Sir Edgar and Lady Helen Vincent (later Lord and Lady D’Abernon)

At the end of the 19th century the house and estate, including the Tower, were purchased by Sir Edgar Vincent, who later became Lord D’Abernon.  Sir Edgar employed the architects G T Robinson and Achille Duchene to extend the house and create a pseudo 18th century French chateau. Spicer’s original house and stables formed the south-east wing, whilst the Tower remained a distant eye-catcher in the valley below.  Follies may well have been the vogue of the day, but the Tower has always been recognised and appreciated for its medieval past and perhaps this explains its continued existence today.  Esher was prominently returned to the social calendar within decadent high-society during these Edwardian times and became an established venue for rich and famous socialites.  Edward, Prince of Wales, later King Edward VII, met the cost of building a theatre and an indoor royal tennis court. Sir Edwin Lutyens(the renowned architect and designer of the Cenotaph, Whitehall) created an open air amphitheatre and sunken garden, that both still exist.  Pelham’s landscape had matured to perfection by this time and the estate’s paddocks were animated with Lord D’Abernon’s finest bloodstock.

On 2 July 1897, records show that Sir Edgar and Lady Helen Vincent attended a fancy-dress ball at Devonshire House in London held by the 8th Duke and Duchess of Devonshire in celebration of Queen Victoria’s Diamond Jubilee. Louise, the Duchess of Devonshire summoned everyone to appear “in an allegorical or historical costume dated earlier than 1820.” This caused an immediate rush to the National Gallery and the Print room of the British Museum as the guests were anxious to undertake research to ensure that their portrayals were accurate. Among the other guests, who were described in a Times article the following day as “the crème de la crème of Society, from Royalty downwards” were The Duke and Duchess of Newcastle and Captain and Lady Margaret Spicer, descendants of past owners, and one wonders if they were aware of their common Esher connection. A further coincidental link was that the venue was built, decorated and furnished between 1734-5, by William Kent for the 3rd Duke of Devonshire.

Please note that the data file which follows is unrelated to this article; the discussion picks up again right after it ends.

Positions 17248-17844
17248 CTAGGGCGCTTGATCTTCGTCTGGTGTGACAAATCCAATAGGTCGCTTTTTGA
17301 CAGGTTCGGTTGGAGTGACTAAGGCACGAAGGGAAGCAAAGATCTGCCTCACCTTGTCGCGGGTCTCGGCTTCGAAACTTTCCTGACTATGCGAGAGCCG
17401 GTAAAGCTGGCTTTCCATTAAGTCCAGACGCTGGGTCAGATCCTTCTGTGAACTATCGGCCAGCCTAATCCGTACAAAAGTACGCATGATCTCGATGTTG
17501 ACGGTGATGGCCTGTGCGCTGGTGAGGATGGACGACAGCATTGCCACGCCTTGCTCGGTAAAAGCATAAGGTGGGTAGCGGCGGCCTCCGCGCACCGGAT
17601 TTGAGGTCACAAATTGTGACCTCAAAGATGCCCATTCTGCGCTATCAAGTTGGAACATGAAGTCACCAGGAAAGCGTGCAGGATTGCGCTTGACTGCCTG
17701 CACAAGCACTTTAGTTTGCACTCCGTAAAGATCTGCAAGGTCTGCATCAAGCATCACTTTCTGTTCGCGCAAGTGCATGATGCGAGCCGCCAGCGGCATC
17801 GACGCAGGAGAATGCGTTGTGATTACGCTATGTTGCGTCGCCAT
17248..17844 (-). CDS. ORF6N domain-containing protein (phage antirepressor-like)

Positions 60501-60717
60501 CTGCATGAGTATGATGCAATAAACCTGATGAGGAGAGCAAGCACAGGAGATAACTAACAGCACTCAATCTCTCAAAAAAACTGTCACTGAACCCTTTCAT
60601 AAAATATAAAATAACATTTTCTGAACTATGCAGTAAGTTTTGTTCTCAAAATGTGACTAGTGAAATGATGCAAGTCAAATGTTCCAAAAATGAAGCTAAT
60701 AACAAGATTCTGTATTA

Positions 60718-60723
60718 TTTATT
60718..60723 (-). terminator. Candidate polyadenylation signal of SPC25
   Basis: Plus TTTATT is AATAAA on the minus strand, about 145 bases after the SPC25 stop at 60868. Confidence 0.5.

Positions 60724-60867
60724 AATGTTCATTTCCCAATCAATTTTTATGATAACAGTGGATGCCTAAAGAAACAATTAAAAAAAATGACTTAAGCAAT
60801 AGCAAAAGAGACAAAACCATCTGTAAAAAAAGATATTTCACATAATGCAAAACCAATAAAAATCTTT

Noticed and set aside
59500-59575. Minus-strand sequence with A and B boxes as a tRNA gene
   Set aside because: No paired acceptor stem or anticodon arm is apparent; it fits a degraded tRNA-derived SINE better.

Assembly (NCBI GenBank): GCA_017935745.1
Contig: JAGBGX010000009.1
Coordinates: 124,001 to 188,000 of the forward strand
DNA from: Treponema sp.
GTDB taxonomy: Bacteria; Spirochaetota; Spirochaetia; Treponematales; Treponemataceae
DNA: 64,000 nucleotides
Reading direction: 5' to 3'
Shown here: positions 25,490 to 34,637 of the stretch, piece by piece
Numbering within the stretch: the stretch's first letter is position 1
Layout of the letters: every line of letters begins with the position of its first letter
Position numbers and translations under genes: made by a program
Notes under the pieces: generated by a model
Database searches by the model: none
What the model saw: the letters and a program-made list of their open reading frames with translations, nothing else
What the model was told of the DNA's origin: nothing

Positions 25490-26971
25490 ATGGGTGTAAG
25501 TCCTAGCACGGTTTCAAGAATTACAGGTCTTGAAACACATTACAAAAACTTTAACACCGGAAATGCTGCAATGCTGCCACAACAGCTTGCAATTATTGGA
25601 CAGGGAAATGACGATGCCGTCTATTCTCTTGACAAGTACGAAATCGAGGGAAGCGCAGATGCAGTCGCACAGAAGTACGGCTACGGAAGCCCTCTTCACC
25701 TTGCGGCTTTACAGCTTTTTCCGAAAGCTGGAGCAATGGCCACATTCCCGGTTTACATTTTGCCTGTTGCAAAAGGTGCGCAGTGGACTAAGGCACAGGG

The aura and fame that had once surrounded the Pelhams’ occupancy returned to this elegant and spacious estate and it proved to be a suitable setting for the rich and famous of Edwardian Society and provided a fitting venue for the English upper classes at play. Edward, Prince of Wales, was a frequent visitor and locals circulated rumours of a romantic involvement with the childless Lady Helen Vincent. Lady Helen’s beauty received international acclaim and she was particularly admired in France where her photograph appeared in the 1900 edition of Les Modes, the Parisian equivalent of today’s Vogue. Lady Helen was one of “The Souls”, an exclusive intellectual circle comprised of the most influential and creative figures of the day, whose members also included Arthur Belfour, George Curzon, Henry James and Edith Wharton.

In the Autumn/Winter of 1906, it was reported that Lady Helen Vincent joined Sir Winston Churchill and Murial Wilson on a European tour. Sir Winston was living a relatively idle life at this time and they visited France, Moravia, Austria and Italy. They were noted to have travelled in Lionel Rothschild’s motor car at the apparently blinding speed of 40 mph.

After the First World War, the D’Abernons decided to sell up and the estate was broken up into various parcels of land and subsequently the private estate of Esher Place, that can still be recognised today, was developed. Coincidentally, and as if by fate, just a few years later, in 1933, Sir Edgar’s ancestral home in nearby Stoke D’Abernon was advertised for sale in Country Life. Needless to say, Lord and Lady D’Abernon jumped at this opportunity and the Stoke D’Abernon Manor duly became their new abode. The couple set about restoring the property and hung many portraits that had been accumulated over the years of Lord D’Abernon’s forebears. They also extended and enhanced the gardens and brought two Georgian stone urns from Esher. Parkside School now occupy the estate.

During the 1930’s the Tower was neglected and became a target for vandalism. Despite being protected by an Act of Parliament, demolition was mooted in 1939.  Understandably, as Great Britain was at war once again, attention was focused elsewhere, but in 1941 destruction was averted by Frances Day, a stage and screen actress, and Sir Raymond Francis Evershed, England’s future Master of the Rolls, whose joint purchase saved the Tower.